After Market: Tech Stocks Help Lead Broader Market Lower on Wall Street

Twitter's debut grabs the headlines, but the rest of the market stumbled. Shares of Twitter soared, but other key Internet stocks helped lead the broader market's big losses.

The Dow Jones industrial average (^DJI) dropped 153 points, giving back all of Tuesday's big gains. The Standard & Poor's 500 index (^GPSC) fell 23, and the Nasdaq composite index (^IXIC) tumbled 74 points.

The market ignored some surprisingly upbeat economic news -- a stronger-than-expected 2.8 percent increase in third quarter GDP, a drop in weekly jobless claims, and an interest rate cut by the European Central Bank.

Wall Street Twitter IPO
Richard Drew/AP
As for Twitter, the stock was priced at $26 a share. The first trade was at $45 and change. And after a brief spurt higher, it closed at just below $45 a share. A lot of market pros think it's very richly valued at that level. At that price, Twitter has a market value above $30 billion -- about equal to such well-known, profitable companies as General Mills (GIS) and CBS (CBS).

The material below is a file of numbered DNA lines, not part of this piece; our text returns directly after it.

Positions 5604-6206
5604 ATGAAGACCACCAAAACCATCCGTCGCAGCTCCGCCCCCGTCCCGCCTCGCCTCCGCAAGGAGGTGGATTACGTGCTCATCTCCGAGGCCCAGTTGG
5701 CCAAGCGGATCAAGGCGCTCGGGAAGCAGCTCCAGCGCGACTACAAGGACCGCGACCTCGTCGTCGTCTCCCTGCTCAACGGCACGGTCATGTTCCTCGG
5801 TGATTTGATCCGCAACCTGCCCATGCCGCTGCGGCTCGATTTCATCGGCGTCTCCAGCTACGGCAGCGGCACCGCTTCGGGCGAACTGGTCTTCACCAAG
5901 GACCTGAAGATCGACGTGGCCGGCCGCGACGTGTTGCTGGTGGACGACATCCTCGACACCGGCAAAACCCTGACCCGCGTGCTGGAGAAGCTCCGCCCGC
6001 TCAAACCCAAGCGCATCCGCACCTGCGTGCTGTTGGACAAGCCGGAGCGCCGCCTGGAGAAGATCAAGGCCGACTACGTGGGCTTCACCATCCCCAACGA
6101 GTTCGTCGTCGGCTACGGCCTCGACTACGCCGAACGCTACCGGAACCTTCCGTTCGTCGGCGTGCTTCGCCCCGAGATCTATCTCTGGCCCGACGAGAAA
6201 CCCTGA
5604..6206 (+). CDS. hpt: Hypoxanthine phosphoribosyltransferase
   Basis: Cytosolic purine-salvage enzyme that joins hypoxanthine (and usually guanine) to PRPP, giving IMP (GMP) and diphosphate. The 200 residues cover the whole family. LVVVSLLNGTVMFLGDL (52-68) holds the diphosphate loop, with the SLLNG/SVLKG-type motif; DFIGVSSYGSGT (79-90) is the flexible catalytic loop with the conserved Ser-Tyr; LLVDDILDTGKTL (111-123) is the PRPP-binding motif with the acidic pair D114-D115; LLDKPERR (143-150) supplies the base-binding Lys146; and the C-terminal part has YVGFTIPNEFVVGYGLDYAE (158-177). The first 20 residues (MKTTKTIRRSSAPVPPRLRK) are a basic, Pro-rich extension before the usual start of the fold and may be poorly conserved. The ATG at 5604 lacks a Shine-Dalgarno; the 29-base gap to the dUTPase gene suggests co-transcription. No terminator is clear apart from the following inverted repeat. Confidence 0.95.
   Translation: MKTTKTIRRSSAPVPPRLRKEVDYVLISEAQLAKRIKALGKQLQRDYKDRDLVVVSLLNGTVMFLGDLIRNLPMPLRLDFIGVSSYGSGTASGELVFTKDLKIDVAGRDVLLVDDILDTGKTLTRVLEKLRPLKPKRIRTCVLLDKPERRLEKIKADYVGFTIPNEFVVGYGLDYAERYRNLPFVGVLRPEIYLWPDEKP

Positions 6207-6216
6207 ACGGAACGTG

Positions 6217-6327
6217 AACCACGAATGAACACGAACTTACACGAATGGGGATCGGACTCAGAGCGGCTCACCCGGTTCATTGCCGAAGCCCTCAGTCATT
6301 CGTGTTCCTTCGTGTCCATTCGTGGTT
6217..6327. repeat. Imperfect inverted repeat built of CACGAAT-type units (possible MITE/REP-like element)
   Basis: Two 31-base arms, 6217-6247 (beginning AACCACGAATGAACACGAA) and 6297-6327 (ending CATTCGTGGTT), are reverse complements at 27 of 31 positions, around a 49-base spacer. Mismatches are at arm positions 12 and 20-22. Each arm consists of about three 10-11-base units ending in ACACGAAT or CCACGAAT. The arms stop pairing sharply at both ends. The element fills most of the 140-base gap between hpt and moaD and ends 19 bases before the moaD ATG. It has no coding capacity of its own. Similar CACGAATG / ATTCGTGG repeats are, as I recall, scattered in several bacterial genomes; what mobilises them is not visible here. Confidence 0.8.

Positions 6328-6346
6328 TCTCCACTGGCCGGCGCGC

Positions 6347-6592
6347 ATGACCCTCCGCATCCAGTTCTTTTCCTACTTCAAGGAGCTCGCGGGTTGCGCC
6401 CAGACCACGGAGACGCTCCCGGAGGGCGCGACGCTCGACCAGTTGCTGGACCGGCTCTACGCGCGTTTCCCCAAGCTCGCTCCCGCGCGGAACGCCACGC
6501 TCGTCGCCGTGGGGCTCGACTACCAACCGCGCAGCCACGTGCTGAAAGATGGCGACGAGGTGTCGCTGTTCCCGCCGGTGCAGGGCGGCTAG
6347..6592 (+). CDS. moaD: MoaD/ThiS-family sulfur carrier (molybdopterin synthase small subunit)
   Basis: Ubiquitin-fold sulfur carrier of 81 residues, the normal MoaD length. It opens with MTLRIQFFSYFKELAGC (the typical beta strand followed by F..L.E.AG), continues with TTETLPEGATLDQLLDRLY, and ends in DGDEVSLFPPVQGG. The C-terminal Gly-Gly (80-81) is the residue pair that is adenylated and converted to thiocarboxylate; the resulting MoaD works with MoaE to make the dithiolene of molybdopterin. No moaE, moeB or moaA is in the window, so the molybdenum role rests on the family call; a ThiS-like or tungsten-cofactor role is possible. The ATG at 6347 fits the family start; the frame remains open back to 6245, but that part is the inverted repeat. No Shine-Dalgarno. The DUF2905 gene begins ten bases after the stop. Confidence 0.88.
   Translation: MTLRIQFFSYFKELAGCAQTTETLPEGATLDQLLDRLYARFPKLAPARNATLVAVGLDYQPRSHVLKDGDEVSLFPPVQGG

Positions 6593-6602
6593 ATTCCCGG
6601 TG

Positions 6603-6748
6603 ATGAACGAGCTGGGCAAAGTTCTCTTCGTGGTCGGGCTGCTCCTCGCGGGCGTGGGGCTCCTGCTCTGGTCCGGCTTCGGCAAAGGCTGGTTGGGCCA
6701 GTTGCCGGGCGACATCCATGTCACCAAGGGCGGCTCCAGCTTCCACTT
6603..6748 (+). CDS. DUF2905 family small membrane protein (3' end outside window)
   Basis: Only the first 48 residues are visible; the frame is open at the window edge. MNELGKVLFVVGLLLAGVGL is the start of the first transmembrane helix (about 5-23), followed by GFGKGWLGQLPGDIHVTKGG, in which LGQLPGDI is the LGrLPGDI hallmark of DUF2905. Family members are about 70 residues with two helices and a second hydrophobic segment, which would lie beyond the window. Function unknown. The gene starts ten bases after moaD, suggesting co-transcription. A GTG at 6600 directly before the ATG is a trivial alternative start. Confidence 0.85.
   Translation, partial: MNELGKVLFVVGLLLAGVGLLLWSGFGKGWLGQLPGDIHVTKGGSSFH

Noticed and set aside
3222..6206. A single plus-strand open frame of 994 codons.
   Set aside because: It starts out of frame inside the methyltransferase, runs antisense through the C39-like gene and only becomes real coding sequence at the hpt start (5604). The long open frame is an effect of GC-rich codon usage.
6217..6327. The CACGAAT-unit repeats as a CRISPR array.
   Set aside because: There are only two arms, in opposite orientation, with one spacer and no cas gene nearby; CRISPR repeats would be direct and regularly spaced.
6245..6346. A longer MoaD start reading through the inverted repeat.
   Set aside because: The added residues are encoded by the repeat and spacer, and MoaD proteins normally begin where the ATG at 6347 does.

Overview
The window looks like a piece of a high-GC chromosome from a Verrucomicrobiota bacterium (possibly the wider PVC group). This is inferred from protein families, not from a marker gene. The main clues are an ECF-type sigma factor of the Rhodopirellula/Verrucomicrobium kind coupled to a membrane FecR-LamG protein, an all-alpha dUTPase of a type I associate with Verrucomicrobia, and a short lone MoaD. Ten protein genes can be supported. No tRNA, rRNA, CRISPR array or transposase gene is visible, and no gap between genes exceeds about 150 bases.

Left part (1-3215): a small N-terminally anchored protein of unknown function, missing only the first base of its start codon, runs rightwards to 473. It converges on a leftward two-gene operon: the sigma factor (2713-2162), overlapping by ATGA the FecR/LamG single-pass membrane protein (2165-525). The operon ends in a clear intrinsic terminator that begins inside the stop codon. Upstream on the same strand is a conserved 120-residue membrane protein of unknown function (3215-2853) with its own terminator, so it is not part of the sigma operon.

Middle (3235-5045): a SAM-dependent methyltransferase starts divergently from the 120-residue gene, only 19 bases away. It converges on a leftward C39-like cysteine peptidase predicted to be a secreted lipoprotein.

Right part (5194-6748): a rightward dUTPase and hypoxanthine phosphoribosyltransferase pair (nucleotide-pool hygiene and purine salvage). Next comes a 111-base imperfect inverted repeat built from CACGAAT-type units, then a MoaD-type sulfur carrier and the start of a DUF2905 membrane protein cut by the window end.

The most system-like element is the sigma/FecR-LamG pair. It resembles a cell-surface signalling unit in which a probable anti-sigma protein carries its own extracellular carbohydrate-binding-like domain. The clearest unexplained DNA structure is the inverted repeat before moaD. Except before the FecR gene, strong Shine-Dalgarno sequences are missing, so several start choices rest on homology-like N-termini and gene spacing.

In the meantime, Facebook (FB), LinkedIn (LNKD), Groupon (GRPN) and Yelp (YELP) all slid Thursday. There's not necessarily a direct correlation with Twitter's IPO, but these are companies that often named as comparable to the microblogging firm.

Outside of the Internet space, Whole Foods (WFM) was one of the standout losers. %VIRTUAL-article-sponsoredlinks%It had been a hot stock until sliding 10 percent today. The upscale grocer lowered its sales forecast for the current fiscal year.

Wendy's (WEN) also tumbled 11 percent and the casual restaurant chain Noodles (NDLS) lost 10 percent -- both on disappointing earnings news.